Are You Smarter than a Chicken

“Are You Smarter than a Chicken?” Toddler Edition

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Chicken intelligence

According to a recent study — aptly titled “The Intelligent Hen” — conducted by Bristol University professor Christine Nicol, chickens are capable of mathematical reasoning and logic, numeracy, planning ahead, self-control, transitive inference (if A>B and B>C, then A>C), and basic structural engineering. Baby chicks quickly learn object permanence, the idea that an object out of sight still exists, earlier than human babies.

The mental abilities of animals—particularly birds—have traditionally been underestimated. However, as we take the time to study what birds are really like, their intelligence and complex lives become very obvious.

Here’s what the experts say about chickens:

“[I]t is now clear that birds have cognitive capacities equivalent to those of mammals, even primates.” — Rogers LJ, The Development of Brain and Behaviour in the Chicken (Wallingford, Oxon, U.K.: CABI Publishing, 1995, p. 217).

“Dr. Joy Mench, Professor and Director of the Center for Animal Welfare at the Univ. of Calif. at Davis explains, ‘Chickens show sophisticated social behavior….That’s what a pecking order is all about. They can recognize more than a hundred other chickens and remember them. They have more than thirty types of vocalizations.’” — Specter, M., “The Extremist,” The New Yorker, April 14, 2003, p. 64.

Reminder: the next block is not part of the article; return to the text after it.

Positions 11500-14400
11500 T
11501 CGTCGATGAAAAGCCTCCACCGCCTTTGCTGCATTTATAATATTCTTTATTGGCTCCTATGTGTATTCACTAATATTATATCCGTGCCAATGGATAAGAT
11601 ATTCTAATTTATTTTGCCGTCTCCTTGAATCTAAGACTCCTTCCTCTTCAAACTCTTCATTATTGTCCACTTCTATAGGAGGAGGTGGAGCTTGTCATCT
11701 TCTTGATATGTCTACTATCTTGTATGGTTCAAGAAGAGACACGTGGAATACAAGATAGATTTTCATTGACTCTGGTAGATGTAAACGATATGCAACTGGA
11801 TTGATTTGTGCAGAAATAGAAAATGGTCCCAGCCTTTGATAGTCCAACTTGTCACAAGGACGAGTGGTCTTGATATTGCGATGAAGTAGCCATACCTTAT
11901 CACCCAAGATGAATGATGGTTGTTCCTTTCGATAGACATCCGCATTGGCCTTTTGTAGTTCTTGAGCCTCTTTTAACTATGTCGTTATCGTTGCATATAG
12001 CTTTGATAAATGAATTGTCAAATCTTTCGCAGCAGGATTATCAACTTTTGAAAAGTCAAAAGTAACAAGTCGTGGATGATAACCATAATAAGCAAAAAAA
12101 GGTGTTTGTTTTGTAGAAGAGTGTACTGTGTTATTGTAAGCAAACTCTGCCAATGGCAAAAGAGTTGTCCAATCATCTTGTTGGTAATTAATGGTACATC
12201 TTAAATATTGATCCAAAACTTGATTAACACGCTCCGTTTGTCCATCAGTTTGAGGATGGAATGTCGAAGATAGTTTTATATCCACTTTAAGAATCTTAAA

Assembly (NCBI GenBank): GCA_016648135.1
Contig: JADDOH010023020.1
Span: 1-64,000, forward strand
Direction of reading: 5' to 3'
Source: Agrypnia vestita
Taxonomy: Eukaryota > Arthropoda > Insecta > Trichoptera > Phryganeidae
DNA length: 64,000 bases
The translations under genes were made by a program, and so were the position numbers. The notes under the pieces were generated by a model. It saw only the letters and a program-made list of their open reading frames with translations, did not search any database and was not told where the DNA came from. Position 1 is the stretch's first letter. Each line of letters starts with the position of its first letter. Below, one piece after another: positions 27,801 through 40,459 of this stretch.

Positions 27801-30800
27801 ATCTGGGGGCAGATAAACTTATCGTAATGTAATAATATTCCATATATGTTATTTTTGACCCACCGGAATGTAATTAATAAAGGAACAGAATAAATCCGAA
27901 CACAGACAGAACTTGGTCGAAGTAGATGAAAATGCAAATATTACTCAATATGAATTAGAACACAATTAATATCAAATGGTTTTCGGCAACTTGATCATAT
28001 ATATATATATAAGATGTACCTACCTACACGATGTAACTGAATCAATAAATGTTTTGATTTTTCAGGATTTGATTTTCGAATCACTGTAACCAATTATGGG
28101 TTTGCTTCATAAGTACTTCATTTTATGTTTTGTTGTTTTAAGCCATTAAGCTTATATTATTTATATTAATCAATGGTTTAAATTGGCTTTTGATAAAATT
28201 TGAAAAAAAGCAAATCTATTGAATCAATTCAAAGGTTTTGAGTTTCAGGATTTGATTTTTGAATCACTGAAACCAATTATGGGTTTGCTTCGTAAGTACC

“Chickens exist in stable social groups. They can recognize each other by their facial features. They have 24 distinct cries that communicate a wealth of information to one other, including separate alarm calls depending on whether a predator is traveling by land or sea. They are good at solving problems…Perhaps most persuasive is the chicken’s intriguing ability to understand that an object, when taken away and hidden, nevertheless continues to exist. This is beyond the capacity of small children.” — Grimes, W., “If Chickens Are So Smart, Why Aren’t They Eating Us?” The New York Times, January 12, 2003.

“‘They may be bird brains, but we need to redefine what we mean by bird brains,’ she told the British Association Festival of Science at Leicester University. ‘Chickens have shown us they can do things people didn’t think they could do. There are hidden depths to chickens, definitely.’” — Ananova, “Chickens ‘Not Just Bird-Brains,’” September 11, 2002. http://www.ananova.com/news/story/sm_668673.html

“Contrary to what one may hear from the industry, chickens are not mindless, simple automata but are complex behaviorally, do quite well in learning, show a rich social organization, and have a diverse repertoire of calls. Anyone who has kept barnyard chickens also recognizes their significant differences in personality.” — Rollin, B., Farm Animal Welfare: School, Bioethical, and Research Issues (Iowa State University Press, 1995, p. 118).

Of course, the chicken is far from being the only farmed animals with advanced mental skills. Fish can use tools to hunt, turkeys remember the geographic content of more than 1,000 acres and pigs can learn how to operate computers. With so many studies highlighting their amazing mental capabilities, the animals we often treat as mere meat-, milk- and egg-producing machines are incredibly bright, and can obviously process and feel pain, loneliness and despair when the routine cruelties of factory farming are inflicted upon them.

Want to help protect these intelligent feathered friends and other farmed animals? Head over to TryVeg.com for vegan recipes, tips and more.

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